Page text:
12) San Jose del Cabo Añuití 1730-1840 (moved 5 miles north, then back, then 1 mile north)
13) Santa Rosa de las Palmas (Todos Santos) 1733-1748 (absorbed by moved La Paz mission in 1748)
14) San Luis Gonzaga Chiriyaqui 1737-1768
15) Santa Gertrudis 1752-1822
16) San Francisco de Borja Adac 1762-1818
17a) Calamajué 1766-1767 (moved 30 miles north in 1767)
17b) Santa María de los Angeles 1767-1769
- PART 2: The Franciscan & Dominican Missions
- PART 3: Mission Visitas
- PART 4: Mission Sites viewed from space
- El Camino Real maps & images
Baja California Jesuit Mission Photos:
#1) Nuestra Señora de Loreto Concho 1697-1829
California’s first successful mission. Loreto is known as the ‘head and mother’ of all the missions in Upper and Lower California. The church construction was completed in 1752. In 1877, the bell tower was destroyed by an earthquake. The replacement was added in the mid 1950’s. GPS: 26°00’37.0″ -111°20’35.8″
Loreto mission in 1950 photo by Howard Gulick. The bell and clock tower was added before 1957.
Inside the Loreto mission in 1950. This Howard Gulick photo shows the church lacking a roof.
#2) San Francisco Javier de Biaundo 1699-1817
The second California mission was originally founded 5 miles north, but moved here in 1710. The church was built from 1744 to 1758, and remains as the finest preserved stone mission in Baja California. GPS: 25°51’36.9″ -111°32’37.0″
1952 photo by Howard Gulick
Roof of San Javier mission in 1976 photo by David Kier.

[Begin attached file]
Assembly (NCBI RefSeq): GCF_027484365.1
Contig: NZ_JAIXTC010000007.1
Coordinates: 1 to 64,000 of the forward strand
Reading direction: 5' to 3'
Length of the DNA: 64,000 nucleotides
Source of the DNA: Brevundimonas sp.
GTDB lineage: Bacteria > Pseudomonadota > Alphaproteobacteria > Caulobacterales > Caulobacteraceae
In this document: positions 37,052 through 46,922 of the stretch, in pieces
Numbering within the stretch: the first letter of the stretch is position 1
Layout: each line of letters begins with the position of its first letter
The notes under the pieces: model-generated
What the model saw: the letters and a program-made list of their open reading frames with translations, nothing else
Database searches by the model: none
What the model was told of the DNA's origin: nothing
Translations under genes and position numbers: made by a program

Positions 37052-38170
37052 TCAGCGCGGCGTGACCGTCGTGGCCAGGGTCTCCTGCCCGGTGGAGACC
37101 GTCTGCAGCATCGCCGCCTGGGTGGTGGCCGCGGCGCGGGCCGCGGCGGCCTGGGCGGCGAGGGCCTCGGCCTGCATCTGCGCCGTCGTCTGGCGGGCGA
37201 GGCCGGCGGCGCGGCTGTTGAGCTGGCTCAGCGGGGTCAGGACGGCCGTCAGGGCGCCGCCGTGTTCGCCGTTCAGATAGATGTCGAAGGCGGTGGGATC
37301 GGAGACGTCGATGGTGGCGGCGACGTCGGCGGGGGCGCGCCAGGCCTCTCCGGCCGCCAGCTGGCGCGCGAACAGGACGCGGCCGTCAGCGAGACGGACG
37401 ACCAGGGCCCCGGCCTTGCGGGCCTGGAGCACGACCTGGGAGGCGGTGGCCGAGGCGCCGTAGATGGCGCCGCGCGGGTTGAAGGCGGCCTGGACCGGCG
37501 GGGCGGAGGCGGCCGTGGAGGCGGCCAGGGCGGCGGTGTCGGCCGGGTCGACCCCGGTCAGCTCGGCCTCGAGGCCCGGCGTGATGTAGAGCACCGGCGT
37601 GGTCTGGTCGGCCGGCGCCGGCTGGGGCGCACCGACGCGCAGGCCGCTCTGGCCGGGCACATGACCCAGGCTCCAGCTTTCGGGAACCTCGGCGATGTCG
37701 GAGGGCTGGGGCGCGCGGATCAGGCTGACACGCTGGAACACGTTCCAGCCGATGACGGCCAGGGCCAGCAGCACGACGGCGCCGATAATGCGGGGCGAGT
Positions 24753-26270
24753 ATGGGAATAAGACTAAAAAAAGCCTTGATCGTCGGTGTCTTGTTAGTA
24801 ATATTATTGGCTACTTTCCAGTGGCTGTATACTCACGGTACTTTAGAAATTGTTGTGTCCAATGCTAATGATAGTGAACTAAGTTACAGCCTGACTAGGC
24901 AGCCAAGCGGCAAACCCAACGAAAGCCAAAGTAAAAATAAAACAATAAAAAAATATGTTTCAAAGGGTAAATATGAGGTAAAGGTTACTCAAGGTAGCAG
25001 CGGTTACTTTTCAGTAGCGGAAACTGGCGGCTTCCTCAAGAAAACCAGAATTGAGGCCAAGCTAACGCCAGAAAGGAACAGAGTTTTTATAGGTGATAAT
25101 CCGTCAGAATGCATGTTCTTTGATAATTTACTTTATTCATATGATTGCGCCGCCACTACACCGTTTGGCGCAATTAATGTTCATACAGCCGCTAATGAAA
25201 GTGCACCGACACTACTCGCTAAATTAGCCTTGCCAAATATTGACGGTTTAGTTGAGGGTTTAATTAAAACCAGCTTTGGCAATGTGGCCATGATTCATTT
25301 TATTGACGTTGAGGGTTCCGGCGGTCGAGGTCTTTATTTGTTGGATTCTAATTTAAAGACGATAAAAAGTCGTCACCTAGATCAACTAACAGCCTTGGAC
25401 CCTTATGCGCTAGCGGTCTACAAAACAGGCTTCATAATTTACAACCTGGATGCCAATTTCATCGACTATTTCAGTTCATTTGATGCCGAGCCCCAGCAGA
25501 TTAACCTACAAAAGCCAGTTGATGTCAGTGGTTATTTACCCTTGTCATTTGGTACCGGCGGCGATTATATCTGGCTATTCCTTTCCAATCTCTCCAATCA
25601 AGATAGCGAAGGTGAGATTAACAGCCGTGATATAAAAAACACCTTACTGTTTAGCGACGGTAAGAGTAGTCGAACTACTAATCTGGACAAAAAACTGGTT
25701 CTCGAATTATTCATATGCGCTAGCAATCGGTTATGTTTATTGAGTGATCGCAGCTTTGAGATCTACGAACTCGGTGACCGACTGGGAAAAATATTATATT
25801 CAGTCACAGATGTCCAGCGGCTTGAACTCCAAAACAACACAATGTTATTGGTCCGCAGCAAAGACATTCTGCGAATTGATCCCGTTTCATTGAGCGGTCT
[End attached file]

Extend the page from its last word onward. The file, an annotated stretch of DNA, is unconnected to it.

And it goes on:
Another rooftop photo by David Kier in 1976.
#3) San Juan Bautista de Ligüí/ Malibat 1705-1721
Originally home to the Monquí Indians who called the site Ligüí. The Cochimi called the site Malibat and soon replaced the Monquí at San Juan Bautista. The site proved to be a poor location and was abandoned in favor of establishing a new mission at Apaté (Los Dolores). The arroyo undermined the mission site and only some rubble from the foundation was visible in 2001. GPS: 25°44’22.2″ -111°15’51.0″
Ligüí mission foundation ruins in a 1975 photo from Southwest history professor, Robert H. Jackson.
Ligüí mission ruin diagram (pre 2001 destruction).
#4) Santa Rosalia de Mulegé 1705-1828
The church was built in 1766. A flood in 1770 destroyed fields and almost caused the mission to be relocated to San Jose de Magdalena, some 15 miles to the northwest. GPS: 26°05’37.0″ -111°59’09.3″
#5) San Jose de Comondú 1708-1827
Photo taken at ruins of the original location, now called Comondú Viejo. The mission was moved in 1736 to the visita of ‘San Ignacio’, 22 miles south. The mission name was not changed with the move. GPS: 26°16’27.4″ -111°43’08.5″
Comondú Viejo in 1956 photo by Howard Gulick.
In the 1750’s, the largest mission buildings in California were constructed for San Jose de Comondú. All were torn down in 1936 except for this small side chapel, once attached to the larger church. GPS: 26°03’34.6″ -111°49’20.4″
The new mission location was only 2 miles from the San Javier mission visita of San Miguel. San Miguel may have served as the Comondú mission for a brief time until the nearby Comondú visita (named ‘San Ignacio’) was converted into the new Comondú mission.
Some books list San Miguel as a separate mission during the 1730’s because various Jesuits were stationed there and performed baptisms, etc..
The Comondú mission church in 1906, was torn down 30 yeas later. Photo by Arthur North
The padre’s side chapel at Comondú survived the demolition of the 1930’s. Photo taken in 1955 by Howard Gulick.